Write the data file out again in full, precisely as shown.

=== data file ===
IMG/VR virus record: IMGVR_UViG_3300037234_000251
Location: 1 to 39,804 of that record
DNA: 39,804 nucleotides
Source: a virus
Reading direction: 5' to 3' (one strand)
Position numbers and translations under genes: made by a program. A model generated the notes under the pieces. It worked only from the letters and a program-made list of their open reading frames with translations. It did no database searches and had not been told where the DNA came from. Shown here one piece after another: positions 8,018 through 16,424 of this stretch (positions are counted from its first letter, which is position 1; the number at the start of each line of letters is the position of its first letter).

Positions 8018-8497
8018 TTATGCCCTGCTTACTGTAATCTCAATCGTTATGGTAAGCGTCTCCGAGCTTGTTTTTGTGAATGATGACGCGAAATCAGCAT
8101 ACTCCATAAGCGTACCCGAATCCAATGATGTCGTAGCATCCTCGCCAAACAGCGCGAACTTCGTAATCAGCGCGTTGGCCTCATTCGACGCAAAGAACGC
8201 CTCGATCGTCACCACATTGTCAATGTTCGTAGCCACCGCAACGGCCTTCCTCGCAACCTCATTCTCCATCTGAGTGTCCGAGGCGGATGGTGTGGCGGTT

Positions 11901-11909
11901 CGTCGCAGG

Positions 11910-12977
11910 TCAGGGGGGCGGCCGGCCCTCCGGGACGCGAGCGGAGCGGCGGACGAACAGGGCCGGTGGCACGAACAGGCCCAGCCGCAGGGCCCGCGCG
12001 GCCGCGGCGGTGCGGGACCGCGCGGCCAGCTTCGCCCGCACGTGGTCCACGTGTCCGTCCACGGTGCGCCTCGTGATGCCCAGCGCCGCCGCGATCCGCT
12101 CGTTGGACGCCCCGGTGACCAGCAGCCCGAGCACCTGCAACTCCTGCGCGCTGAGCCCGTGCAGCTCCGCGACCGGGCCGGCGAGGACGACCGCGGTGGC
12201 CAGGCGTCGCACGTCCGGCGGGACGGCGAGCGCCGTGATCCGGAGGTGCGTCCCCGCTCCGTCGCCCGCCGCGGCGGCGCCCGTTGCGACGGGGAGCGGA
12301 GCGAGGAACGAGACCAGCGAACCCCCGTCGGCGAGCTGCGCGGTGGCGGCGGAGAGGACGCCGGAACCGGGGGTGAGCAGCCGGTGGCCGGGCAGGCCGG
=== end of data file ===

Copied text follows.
IMG/VR virus record: IMGVR_UViG_3300037234_000251
Location: 1 to 39,804 of that record
DNA: 39,804 nucleotides
Source: a virus
Reading direction: 5' to 3' (one strand)
Position numbers and translations under genes: made by a program. A model generated the notes under the pieces. It worked only from the letters and a program-made list of their open reading frames with translations. It did no database searches and had not been told where the DNA came from. Shown here one piece after another: positions 8,018 through 16,424 of this stretch (positions are counted from its first letter, which is position 1; the number at the start of each line of letters is the position of its first letter).

Positions 8018-8497
8018 TTATGCCCTGCTTACTGTAATCTCAATCGTTATGGTAAGCGTCTCCGAGCTTGTTTTTGTGAATGATGACGCGAAATCAGCAT
8101 ACTCCATAAGCGTACCCGAATCCAATGATGTCGTAGCATCCTCGCCAAACAGCGCGAACTTCGTAATCAGCGCGTTGGCCTCATTCGACGCAAAGAACGC
8201 CTCGATCGTCACCACATTGTCAATGTTCGTAGCCACCGCAACGGCCTTCCTCGCAACCTCATTCTCCATCTGAGTGTCCGAGGCGGATGGTGTGGCGGTT

Positions 11901-11909
11901 CGTCGCAGG

Positions 11910-12977
11910 TCAGGGGGGCGGCCGGCCCTCCGGGACGCGAGCGGAGCGGCGGACGAACAGGGCCGGTGGCACGAACAGGCCCAGCCGCAGGGCCCGCGCG
12001 GCCGCGGCGGTGCGGGACCGCGCGGCCAGCTTCGCCCGCACGTGGTCCACGTGTCCGTCCACGGTGCGCCTCGTGATGCCCAGCGCCGCCGCGATCCGCT
12101 CGTTGGACGCCCCGGTGACCAGCAGCCCGAGCACCTGCAACTCCTGCGCGCTGAGCCCGTGCAGCTCCGCGACCGGGCCGGCGAGGACGACCGCGGTGGC
12201 CAGGCGTCGCACGTCCGGCGGGACGGCGAGCGCCGTGATCCGGAGGTGCGTCCCCGCTCCGTCGCCCGCCGCGGCGGCGCCCGTTGCGACGGGGAGCGGA
12301 GCGAGGAACGAGACCAGCGAACCCCCGTCGGCGAGCTGCGCGGTGGCGGCGGAGAGGACGCCGGAACCGGGGGTGAGCAGCCGGTGGCCGGGCAGGCCGG